If you have an ACS member number, please enter it here so we can link this account to your membership. (optional)

ACS values your privacy. By submitting your information, you are gaining access to C&EN and subscribing to our weekly newsletter. We use the information you provide to make your reading experience better, and we will never sell your data to third party members.



Easily Recycled Coupling Catalysts

A new family of phosphane ligands could help bring down the high cost of palladium-catalyzed coupling reactions

by Bethany Halford
October 25, 2010 | A version of this story appeared in Volume 88, Issue 43

A new family of phosphane ligands could help bring down the high cost of palladium-catalyzed coupling reactions. The electron-rich phosphane ligands used in such transformations are often made via costly multistep syntheses, so finding a way to easily reuse them would be a boon to coupling chemists. Matthias Beller and colleagues at the Leibniz Institute for Catalysis at the University of Rostock, in Germany, have developed recyclable imidazolium phosphanes that work well in palladium-catalyzed C–O, C–N, and C–C bond-forming reactions (Angew. Chem. Int. Ed., DOI: 10.1002/anie.201001787). The sterically hindered ligands are insoluble in 1,4-dioxane at room temperature, but their cationic nature drives the formation of a soluble complex at 100 °C. In the case of palladium-catalyzed hydroxylation, Beller’s group found that this solubility helps the complex remain in solution, ready to be reused, once the phenolate reaction products are removed via precipitation. In the case of Sonogashira coupling, where the product was soluble in 1,4-dioxane, the ligand precipitated out in the reaction flask by simply cooling it down. Beller notes that the ligands are stable to air and moisture and can be recycled several times without significant loss of reactivity.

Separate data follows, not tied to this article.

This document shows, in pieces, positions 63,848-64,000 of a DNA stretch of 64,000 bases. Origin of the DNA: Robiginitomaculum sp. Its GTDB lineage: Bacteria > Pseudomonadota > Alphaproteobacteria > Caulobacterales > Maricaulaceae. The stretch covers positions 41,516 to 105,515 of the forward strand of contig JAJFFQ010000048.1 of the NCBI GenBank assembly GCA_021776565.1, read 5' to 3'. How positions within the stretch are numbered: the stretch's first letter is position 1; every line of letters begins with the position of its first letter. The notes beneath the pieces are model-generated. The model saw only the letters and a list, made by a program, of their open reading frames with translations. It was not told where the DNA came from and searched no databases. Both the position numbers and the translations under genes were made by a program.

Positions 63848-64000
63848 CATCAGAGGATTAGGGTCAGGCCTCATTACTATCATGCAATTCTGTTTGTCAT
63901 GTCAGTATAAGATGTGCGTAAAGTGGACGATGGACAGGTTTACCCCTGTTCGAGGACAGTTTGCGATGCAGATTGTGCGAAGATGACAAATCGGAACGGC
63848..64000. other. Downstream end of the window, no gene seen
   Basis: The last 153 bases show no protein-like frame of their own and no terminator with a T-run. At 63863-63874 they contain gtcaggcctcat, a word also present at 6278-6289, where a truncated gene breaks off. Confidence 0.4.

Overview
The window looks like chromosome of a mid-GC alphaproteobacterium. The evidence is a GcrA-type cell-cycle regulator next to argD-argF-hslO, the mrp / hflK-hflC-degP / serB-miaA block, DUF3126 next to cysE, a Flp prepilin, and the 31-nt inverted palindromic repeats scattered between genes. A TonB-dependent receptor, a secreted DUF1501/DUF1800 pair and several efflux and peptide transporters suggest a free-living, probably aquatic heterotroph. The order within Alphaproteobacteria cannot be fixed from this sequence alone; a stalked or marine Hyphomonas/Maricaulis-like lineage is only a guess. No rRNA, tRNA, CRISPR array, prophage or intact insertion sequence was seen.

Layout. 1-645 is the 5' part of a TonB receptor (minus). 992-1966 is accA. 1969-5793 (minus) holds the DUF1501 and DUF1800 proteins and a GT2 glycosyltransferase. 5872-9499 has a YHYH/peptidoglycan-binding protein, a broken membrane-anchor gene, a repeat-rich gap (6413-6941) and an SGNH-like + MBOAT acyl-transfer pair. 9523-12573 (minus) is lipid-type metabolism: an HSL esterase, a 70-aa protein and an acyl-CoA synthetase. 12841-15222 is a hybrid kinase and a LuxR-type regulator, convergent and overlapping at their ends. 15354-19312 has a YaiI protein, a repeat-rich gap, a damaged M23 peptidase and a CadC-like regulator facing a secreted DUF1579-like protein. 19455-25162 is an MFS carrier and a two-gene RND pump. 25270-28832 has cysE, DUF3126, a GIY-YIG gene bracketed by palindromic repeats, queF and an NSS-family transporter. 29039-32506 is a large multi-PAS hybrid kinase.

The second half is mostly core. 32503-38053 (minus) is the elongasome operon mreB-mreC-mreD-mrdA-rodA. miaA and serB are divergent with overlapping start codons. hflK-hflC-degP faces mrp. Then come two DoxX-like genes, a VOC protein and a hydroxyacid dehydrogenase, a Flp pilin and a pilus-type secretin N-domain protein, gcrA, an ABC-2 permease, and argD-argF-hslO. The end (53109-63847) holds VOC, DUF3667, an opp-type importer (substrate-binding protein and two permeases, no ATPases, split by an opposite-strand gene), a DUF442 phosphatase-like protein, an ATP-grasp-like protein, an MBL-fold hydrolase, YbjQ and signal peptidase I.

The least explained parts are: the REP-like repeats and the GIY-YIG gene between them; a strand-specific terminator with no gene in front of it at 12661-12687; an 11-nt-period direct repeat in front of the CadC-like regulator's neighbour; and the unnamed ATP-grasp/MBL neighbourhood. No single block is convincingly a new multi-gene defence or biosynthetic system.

This article has been sent to the following recipient:

Chemistry matters. Join us to get the news you need.